Amphibian diversity patterns in the Namulonge agricultural landscape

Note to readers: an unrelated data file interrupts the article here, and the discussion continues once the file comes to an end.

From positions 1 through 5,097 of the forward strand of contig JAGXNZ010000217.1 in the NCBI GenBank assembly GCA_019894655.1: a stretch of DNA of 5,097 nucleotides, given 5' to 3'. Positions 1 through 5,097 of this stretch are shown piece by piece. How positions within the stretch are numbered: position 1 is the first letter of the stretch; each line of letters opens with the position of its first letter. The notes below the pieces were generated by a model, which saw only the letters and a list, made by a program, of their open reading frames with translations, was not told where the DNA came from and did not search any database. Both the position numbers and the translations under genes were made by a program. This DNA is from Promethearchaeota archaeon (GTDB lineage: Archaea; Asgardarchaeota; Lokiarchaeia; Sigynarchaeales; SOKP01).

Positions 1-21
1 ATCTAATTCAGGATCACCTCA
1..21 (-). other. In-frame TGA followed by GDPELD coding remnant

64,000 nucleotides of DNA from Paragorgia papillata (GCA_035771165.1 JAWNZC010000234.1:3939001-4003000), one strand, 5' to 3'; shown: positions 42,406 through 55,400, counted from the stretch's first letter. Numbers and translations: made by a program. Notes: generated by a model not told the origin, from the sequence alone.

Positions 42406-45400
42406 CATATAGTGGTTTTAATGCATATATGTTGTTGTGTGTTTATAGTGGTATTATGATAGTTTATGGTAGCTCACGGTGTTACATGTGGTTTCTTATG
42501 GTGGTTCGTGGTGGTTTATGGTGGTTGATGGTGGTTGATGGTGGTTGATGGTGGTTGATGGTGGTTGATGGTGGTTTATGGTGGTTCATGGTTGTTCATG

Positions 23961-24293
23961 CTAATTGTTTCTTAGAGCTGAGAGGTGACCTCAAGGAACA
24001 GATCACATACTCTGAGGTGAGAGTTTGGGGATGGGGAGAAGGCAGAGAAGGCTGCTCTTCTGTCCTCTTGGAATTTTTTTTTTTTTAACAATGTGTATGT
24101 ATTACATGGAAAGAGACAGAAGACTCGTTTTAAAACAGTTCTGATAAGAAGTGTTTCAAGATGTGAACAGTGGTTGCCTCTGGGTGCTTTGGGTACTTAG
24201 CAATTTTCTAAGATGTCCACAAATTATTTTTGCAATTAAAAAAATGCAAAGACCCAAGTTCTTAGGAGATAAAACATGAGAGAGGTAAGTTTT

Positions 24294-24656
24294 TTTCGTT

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Uganda’s agricultural landscapes are patterns of cultivated areas and semi-natural elements. Although comprising only a small fraction of the total area, semi-natural elements provide habitats for most of the landscape biodiversity. Agricultural intensification has increasingly destroyed or fragmented semi-natural elements resulting into species decline. Insights into the effects of landscape structure on species’ distributions within and among semi-natural habitats are needed to effectively conserve biodiversity in agricultural landscapes. The influence of land use practices on amphibian species diversity was investigated in areas of intensive and subsistence agriculture in Namulonge for 12 weeks. Amphibians were sampled using Visual Encounter Surveys while environmental parameters were measured using digital multimetre. Altogether, 19 amphibian species were recorded in the Namulonge agricultural landscape. The Mann-Whitney U test showed no significant difference in species diversity between the land use areas. Characteristics of the landscape were used to predict patterns of amphibian species distribution in canonical correspondence analysis (CCA). The model identified plant materials, water and ambient temperature as the most important variables in predicting species distribution. Areas with relatively intact natural vegetation cover supported a few more species than completely converted areas. Such pockets of vegetation provide microhabitat conditions suitable for amphibian species occurrence. The foregoing observation suggests that there is value at landscape-level to preserve natural/semi-natural pockets of vegetation to enhance biodiversity in any agricultural environment.